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Need help: Drum recording with condenser mics

Discussion in 'Drums' started by jarjarbinks, Mar 17, 2012.

  1. jarjarbinks

    jarjarbinks Misa want to learn! Active Member

    Sep 27, 2010
    Hello experts,

    Im new to the world of drum recording and wondering about whether or not to keep using condenser mics. I find them brighter and more sensible to transients, hence picking up a cleaner sound, but when I use a lot of condensers together the madness begins. Bleeds mostly. Which make editing near to impossible.

    Would it be best to close mic every piece with dynamic mics? Can you give me some tips or recommendations?

    Basically Im using a 7 mic setup:
    1. M80 Close miking the hihat
    2. M80 on the snare.
    3 and 4: Two pencil overheads (MXL 604)
    5 and 6: Two MXL A55 mics, one on the bass drum and the other inbetween two toms
    7: An omni condenser inbetween the left and right crashes (which pick up some of the toms too).

    Drum set: Mapex Pro M series. Drum set Pieces:

    Bass Drum 22"
    3 toms
    Wodden snare
    2 crashes
    1 splash
    1 Ride

    Any ideas or recommendations are most welcome!!
  2. BobRogers

    BobRogers Distinguished Member

    Apr 4, 2006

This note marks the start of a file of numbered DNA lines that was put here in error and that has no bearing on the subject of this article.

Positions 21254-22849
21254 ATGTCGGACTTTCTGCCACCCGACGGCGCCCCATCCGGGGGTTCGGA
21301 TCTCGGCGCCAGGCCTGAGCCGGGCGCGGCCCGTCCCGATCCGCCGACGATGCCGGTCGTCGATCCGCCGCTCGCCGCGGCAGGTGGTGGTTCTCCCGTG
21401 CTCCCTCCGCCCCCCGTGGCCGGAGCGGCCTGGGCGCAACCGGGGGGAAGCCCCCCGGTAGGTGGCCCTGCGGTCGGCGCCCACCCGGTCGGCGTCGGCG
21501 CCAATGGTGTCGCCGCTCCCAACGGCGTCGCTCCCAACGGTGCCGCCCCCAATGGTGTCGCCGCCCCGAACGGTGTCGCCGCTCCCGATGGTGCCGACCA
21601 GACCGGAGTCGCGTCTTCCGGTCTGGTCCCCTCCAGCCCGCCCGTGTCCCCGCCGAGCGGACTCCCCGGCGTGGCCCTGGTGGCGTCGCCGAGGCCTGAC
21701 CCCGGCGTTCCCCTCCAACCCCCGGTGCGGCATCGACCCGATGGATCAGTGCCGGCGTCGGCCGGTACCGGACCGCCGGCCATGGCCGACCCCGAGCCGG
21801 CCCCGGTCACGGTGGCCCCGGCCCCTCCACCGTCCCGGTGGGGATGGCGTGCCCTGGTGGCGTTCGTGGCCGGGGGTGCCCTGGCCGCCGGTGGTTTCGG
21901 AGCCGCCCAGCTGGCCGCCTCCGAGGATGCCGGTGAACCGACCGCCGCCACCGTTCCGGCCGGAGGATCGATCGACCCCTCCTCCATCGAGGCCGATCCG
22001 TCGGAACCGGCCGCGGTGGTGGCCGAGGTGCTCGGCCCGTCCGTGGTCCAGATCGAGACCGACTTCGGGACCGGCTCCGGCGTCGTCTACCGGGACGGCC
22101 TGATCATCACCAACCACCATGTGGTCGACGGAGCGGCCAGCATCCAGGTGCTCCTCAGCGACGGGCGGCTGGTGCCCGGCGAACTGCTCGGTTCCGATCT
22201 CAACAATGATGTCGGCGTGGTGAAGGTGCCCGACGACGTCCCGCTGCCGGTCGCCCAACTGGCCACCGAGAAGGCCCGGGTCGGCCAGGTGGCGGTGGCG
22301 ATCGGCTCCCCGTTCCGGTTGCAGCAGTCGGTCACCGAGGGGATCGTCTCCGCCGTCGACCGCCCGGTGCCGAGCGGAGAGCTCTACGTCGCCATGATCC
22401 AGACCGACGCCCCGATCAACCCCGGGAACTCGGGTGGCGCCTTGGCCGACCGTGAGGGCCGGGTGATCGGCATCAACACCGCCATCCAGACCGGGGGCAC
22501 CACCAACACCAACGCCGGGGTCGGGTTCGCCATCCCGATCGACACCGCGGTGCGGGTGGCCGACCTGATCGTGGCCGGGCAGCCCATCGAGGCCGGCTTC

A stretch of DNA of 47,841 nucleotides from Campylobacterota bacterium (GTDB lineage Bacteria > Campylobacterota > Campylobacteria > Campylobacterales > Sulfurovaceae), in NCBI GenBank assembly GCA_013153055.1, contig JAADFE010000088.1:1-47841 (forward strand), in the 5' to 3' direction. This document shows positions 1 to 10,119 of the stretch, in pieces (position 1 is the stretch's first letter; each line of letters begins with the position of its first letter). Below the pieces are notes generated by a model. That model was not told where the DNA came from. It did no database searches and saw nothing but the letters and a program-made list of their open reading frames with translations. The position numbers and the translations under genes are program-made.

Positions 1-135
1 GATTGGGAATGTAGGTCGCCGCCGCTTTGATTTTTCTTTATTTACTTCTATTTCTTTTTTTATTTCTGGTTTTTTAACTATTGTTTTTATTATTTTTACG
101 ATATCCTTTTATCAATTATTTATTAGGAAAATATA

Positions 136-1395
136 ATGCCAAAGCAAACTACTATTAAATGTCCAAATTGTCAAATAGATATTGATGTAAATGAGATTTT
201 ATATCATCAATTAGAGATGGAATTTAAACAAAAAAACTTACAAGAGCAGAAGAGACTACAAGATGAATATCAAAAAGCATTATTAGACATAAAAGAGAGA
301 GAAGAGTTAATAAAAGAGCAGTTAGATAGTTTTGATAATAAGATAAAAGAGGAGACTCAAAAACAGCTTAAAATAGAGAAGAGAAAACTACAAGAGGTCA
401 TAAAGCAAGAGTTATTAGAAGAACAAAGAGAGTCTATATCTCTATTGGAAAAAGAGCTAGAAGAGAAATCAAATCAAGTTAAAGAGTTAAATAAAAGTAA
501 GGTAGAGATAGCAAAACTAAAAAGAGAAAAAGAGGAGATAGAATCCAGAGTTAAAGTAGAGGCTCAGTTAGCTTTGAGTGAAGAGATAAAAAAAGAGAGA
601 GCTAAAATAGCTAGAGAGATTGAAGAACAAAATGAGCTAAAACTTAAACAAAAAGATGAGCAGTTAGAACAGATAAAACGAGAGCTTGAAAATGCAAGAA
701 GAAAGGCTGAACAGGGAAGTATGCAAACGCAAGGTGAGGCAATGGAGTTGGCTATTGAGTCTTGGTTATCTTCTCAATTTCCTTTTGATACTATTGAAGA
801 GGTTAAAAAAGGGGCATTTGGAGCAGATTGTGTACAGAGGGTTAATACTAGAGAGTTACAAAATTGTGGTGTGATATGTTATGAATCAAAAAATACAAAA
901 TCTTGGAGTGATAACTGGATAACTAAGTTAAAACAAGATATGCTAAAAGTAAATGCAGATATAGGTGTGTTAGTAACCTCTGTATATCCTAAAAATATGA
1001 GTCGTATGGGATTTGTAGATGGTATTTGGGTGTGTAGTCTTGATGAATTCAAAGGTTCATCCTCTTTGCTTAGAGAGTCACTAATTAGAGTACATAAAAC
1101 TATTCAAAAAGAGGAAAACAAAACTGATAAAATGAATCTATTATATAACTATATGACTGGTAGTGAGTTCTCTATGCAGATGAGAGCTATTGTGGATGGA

Blacksburg, VA
    if you are new to drum recording, then you definitely want to start out with fewer mics - regardless if it is your three condensers or the four dynamics (M80, A55).

    Start with one of your overheads positioned over the snare / maybe a bit toward the high hat. Move it around higher, lower, back, forth, side-to-side. If you want some ideas you might try this video (pay to play.) Once you have the first mic giving you as good a picture as possible add the second overhead. Try the recorderman method (essentially the same as Glyns Johns) for positioning the second mic. Then add the A55 on kick and an M80 on the snare. If you can't get a good sound with four mics, you won't get a good sound by adding mics. You can add more focused toms to a good overall picture of the set, but more mics almost always makes a bad sound worse. The omni mic that you are using is almost certainly a problem.
  3. Davedog

    Davedog Distinguished Member

    Dec 10, 2001
    Pacific NW
    Omni in an untreated area is a disaster waiting for the fuel to get moving.

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